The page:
WATERVILLE — After her son got married several years ago, Ellen Tompkins wanted a reason to wear her mother-of-the-groom dress one more time. Her friend Carlene Bickford, whose son was also recently married, felt the same way.

“We were talking and we thought, ‘Oh, wouldn’t it be nice to wear our dresses again?'” Tompkins said. “Then we thought, where would you go around here, in Waterville, Maine, dressed up in these gowns and when would you do it?”

They decided it would be on Valentine’s Day, and planned to surprise their husbands with a gourmet meal prepared by a professional chef at the Tompkins’ home in Waterville.

“They were like little kids, because we had banished them from the house that day and told them not to come back until 5 o’clock. When they came back they were like kids on their first date because they didn’t know what was going on,” said Tompkins, 65. “And that was the beginning of it.”

Twelve years after that first Valentine’s Day dinner, the couples continue to surprise each other. Their tradition has grown – a total of nine couples have participated over the years – and the husbands and wives now take turns planning the holiday.

“The next year, we said, ‘Oh, we wonder what the husbands are going to plan for us?’ So they planned something,” Tompkins recalled.

In 2004, the men, Ronald Bickford and Peter Tompkins, surprised their wives with dinner at Lauria’s Restaurant in Augusta.

In 2005, two more couples joined in the surprise – a progressive dinner planned by the women and held at each of their homes.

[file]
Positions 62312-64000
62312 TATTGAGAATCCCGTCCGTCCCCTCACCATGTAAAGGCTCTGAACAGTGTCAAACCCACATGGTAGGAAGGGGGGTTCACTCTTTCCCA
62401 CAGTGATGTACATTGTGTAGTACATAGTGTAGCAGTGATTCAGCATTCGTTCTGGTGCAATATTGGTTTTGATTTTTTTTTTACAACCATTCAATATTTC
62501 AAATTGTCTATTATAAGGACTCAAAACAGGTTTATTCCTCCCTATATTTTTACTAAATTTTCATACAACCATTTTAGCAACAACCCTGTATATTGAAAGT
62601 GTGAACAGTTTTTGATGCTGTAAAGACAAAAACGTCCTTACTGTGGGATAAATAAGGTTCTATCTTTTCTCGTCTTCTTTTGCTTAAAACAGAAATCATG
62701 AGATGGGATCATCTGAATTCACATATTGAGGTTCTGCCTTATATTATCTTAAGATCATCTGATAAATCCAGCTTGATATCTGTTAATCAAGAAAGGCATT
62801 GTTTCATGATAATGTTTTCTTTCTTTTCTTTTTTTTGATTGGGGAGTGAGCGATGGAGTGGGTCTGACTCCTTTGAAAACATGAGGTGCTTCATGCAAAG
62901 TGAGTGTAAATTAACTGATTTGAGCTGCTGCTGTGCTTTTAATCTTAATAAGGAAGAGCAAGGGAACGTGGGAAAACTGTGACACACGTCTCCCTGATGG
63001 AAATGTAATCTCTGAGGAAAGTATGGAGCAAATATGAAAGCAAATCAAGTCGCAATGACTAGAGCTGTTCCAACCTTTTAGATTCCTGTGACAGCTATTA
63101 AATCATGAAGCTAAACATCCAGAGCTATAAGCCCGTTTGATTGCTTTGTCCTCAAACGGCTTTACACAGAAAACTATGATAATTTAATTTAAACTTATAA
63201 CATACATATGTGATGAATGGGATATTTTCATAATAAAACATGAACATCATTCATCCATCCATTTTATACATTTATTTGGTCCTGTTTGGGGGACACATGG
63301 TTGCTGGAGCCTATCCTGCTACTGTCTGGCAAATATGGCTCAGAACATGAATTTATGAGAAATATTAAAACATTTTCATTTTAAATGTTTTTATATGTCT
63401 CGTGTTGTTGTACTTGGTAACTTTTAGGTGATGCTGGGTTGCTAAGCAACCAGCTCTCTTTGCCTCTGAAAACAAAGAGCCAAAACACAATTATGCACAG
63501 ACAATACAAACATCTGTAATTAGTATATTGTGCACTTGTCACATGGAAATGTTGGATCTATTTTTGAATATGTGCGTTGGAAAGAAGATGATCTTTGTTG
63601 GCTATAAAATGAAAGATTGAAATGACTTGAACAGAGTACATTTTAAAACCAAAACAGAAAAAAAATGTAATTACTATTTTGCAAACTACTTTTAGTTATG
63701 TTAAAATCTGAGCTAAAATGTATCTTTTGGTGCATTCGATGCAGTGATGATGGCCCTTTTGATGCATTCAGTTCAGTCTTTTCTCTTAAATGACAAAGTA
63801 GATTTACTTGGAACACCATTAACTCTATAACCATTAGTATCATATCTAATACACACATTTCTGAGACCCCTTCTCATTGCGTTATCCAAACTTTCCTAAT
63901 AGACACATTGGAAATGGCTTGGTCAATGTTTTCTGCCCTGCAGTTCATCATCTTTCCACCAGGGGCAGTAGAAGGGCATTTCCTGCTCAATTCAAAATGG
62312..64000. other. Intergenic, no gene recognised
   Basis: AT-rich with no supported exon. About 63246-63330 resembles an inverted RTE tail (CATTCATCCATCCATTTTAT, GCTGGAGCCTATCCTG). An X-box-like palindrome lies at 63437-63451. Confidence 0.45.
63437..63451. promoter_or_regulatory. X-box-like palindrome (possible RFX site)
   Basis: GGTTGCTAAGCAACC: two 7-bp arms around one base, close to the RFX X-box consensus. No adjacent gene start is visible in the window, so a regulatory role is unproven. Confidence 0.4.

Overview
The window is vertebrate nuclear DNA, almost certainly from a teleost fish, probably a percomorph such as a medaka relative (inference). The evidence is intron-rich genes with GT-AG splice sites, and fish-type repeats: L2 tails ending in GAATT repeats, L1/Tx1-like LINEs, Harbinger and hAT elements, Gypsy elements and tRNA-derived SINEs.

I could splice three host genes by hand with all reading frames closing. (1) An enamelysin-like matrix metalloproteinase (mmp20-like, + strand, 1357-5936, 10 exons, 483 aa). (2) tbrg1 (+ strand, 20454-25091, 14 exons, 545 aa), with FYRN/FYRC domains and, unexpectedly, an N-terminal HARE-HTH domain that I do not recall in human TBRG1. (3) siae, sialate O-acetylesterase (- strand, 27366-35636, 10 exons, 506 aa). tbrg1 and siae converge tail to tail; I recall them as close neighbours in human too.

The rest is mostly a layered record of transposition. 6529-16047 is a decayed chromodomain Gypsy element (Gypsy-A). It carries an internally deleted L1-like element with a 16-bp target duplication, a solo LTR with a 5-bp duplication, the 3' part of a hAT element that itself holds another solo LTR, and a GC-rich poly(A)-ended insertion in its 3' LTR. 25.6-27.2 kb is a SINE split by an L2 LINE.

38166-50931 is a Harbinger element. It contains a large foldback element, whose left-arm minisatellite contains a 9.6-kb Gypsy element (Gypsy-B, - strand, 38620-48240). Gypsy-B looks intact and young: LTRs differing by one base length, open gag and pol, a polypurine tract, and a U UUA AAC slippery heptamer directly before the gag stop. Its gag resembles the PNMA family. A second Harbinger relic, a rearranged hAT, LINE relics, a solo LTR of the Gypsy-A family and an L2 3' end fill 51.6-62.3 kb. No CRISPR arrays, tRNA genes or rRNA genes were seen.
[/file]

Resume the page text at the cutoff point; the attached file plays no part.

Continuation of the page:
There have been dinners in Brunswick, Freeport and Portland. A surprise stop for champagne and heart-shaped sandwiches at a rest stop. An a cappella concert by a Gardiner choral group at the Tompkins’ home. And a silent movie at Merrill Auditorium in Portland followed by fireside desserts.

In 2008, Valentine’s Day fell on a Thursday and the men invited their wives to a dressed-down affair at Dairy Queen.

“I was mad because I thought we would be going out for a real dinner,” Tompkins recalled.

She got her wish two days later, when the husbands surprised their wives with a three-course meal at DiMillo’s in Portland.

The two-part surprise came back to them the next year, when the women took their husbands to Rapid Ray’s in Saco for hot dogs, but followed up with a surprise stay at a bed and breakfast in South Berwick.

The tradition is something that everyone in the group looks forward to all year, despite the challenge of trying to keep the plans a secret from their spouses, said Carlene Bickford of Oakland.

“We always manage to keep it a secret,” she said. “I always share things with my husband, so I find it very hard. I have to work really hard at being tight-lipped and mysterious, and that’s part of the fun.”

Ellen Tompkins and Ronald Bickford have known each other since childhood and for a long time attended the same church. Many of the couples who have joined the group also know one another through different churches, Bickford said.

“We enjoy each other’s company. There have been times when we, as the Valentine’s Day group, have done things throughout the year just to reconnect,” Tompkins said. “I think it’s because we all have things in common that we can enjoy each others’ company.”

Tompkins and her husband have been married for 43 years, and she said they enjoy spending the holiday with other couples.

“I think it’s a nice tribute to know that marriage is still alive and well, and that there is love even for people that have been married for 40-plus years,” she said.

“If we added up all the years of marriage among the people that have participated, it would probably be close to 200 years.”